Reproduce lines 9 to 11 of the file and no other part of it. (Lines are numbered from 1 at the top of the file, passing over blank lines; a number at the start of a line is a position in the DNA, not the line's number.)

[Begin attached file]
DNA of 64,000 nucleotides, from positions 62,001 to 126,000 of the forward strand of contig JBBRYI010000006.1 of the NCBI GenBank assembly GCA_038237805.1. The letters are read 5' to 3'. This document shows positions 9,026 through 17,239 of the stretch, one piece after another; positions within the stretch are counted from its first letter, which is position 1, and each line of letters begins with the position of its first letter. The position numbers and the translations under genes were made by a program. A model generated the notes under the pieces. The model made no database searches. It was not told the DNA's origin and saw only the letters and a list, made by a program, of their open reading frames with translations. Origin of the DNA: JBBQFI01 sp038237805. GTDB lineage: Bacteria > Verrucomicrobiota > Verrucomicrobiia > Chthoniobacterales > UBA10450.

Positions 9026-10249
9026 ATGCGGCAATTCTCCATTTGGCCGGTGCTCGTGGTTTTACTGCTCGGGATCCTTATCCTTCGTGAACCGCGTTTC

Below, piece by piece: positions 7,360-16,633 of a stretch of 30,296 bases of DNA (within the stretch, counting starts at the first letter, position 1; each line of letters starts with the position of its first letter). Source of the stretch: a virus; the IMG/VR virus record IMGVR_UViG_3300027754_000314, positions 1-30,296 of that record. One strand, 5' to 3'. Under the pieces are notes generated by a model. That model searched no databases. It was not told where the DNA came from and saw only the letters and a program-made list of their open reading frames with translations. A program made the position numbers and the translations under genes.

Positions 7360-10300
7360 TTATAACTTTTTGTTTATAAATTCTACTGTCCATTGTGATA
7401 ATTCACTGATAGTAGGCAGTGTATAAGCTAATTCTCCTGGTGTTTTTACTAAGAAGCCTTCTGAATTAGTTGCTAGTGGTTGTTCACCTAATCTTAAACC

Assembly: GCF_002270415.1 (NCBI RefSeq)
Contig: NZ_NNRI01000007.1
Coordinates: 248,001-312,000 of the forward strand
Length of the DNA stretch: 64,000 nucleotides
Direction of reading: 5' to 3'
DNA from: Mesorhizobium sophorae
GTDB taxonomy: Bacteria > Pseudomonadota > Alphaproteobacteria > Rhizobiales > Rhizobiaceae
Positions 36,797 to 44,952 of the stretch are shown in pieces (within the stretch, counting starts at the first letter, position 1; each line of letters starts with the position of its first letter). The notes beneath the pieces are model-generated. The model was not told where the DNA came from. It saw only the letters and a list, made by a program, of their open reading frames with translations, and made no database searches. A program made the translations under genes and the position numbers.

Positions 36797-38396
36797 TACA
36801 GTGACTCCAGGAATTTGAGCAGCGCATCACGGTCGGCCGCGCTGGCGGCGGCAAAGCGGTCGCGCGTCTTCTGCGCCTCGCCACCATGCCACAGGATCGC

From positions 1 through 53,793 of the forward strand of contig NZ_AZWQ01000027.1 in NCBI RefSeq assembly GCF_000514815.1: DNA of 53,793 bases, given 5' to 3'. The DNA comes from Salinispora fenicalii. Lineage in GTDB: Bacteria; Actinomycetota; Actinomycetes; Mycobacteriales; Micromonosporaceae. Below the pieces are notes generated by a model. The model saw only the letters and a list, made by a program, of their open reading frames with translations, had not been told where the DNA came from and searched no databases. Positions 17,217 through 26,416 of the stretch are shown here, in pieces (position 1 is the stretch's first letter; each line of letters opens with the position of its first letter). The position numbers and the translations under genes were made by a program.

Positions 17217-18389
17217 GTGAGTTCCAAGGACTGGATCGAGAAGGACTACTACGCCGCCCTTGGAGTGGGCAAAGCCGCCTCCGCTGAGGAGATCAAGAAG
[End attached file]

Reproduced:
Contig: NZ_NNRI01000007.1
Coordinates: 248,001-312,000 of the forward strand
Length of the DNA stretch: 64,000 nucleotides